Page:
Packing a mixed bag for the Cities by the Bay

Packing a mixed bag for the Cities by the Bay

It looks like my brand fluffy new aran-gansey is going to get its first outing much sooner than I expected. Bob and I are headed to San Francisco and all the surrounding towns today. He’s doing the Alcatraz swim on Saturday! This has been in the works for a long time, and has been rescheduled more times than I can count, and I’ve honestly been feeling a little bothered that it finally landed in mid-September. The thing that made me craziest about living there (for almost 20 years; please note that I am very familiar with the place) was that it’s freezing all year and then September rolls around, and right when you’re actually in the mood for the sweaters you’ve been forced to wear all summer, it suddenly heats up! Sept and Oct are the only two months in which you’ll ever really get any warm weather when you’re by the Bay. So here I am in stinky hot Tennessee, about to take my first vacation to SF since we moved away, and fuming a little about the inevitability that it wouldn’t actually mean a break from the heat. But then by some miracle, the usual Indian Summer is nowhere in sight!

We are, in fact, going to visit some sweater weather today, and I could not be more delighted.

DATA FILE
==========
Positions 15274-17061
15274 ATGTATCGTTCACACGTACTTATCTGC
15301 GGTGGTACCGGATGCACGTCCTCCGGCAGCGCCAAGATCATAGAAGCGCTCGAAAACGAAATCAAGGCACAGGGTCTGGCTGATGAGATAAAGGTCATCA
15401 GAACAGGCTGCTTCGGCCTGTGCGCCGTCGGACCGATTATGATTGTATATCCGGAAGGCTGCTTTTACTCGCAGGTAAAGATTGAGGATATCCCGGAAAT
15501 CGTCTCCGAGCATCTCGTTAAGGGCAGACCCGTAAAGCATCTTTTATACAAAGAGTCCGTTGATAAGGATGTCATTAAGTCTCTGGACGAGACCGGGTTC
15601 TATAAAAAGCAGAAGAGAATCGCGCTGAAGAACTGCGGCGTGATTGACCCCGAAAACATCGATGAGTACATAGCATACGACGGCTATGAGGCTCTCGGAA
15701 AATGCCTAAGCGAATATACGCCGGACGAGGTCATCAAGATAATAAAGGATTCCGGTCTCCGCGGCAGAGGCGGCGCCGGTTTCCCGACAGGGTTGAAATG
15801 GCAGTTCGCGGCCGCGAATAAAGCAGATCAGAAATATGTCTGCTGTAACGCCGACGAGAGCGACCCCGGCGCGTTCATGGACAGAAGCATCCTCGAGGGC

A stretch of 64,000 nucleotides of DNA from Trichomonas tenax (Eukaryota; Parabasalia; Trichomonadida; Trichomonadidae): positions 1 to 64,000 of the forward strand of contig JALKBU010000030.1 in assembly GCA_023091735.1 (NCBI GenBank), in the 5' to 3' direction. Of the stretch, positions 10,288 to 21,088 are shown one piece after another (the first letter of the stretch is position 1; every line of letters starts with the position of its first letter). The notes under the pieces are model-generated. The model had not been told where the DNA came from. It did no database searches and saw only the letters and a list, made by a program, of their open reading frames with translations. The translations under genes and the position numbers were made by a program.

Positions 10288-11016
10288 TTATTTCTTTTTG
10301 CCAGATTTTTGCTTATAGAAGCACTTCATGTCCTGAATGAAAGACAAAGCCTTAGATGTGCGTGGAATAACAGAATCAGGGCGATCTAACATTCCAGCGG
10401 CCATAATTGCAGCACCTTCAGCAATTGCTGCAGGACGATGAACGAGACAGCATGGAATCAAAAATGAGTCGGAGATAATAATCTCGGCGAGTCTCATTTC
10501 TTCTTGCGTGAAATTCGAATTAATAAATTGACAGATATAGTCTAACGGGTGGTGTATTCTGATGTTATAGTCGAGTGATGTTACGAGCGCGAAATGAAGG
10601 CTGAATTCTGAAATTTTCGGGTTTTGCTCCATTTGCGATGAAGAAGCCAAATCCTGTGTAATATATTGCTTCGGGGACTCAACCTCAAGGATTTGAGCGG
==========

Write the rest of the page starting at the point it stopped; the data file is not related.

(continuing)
We’ll be all over the place — SF, Berkeley, Marin, Vallejo, Napa, possibly even Point Reyes — doing a hilarious variety of things (from the messiest to the most professional) in about a dozen different micro-climates, but all of the forecasts call for highs from the mid-60s to mid-70s. Those temps feel different there, with no humidity and that wind, than they do here. But I think I still have my Layering badge, and am taking the above (see the Summer closet inventory for details on the rest of the garments), which should cover all variables, along with a wool scarf, mitts, hat — and my trusty gore-tex jacket for over the sweater when I’m out on the water Saturday morning, watching Bob swim with the … nope, not making that joke.

Never fear: There will be no break in the blog action! There’s a full week of fun stuff queued up, and I’ll be checking comments as much as possible.

And of course Fringe Supply Co. is always open. Which, by the way, we have the new Mason-Dixon Field Guide No. 8 in the webshop today, featuring fun gifty accessory patterns by the always-delightful Thea Colman.


PREVIOUSLY in Wardrobe Planning: Sweater inventory

Sweater inventory, part 3: The pullovers

Sweater inventory, part 3: The pullovers

And wow, we’re back to entirely black/grey/natural. I guess you could argue I know what I like, but this actually surprises me. When you look in my closet you see mostly a lot of blue clothes, definitely assorted blacks and neutrals, a little green and a little purple. I had no idea my only blue sweater at this point is the weirdly blue Bellows in progress, or that the only color in my sweater collection falls within the cardigans. That is certainly something I’ll be bearing in mind going forward.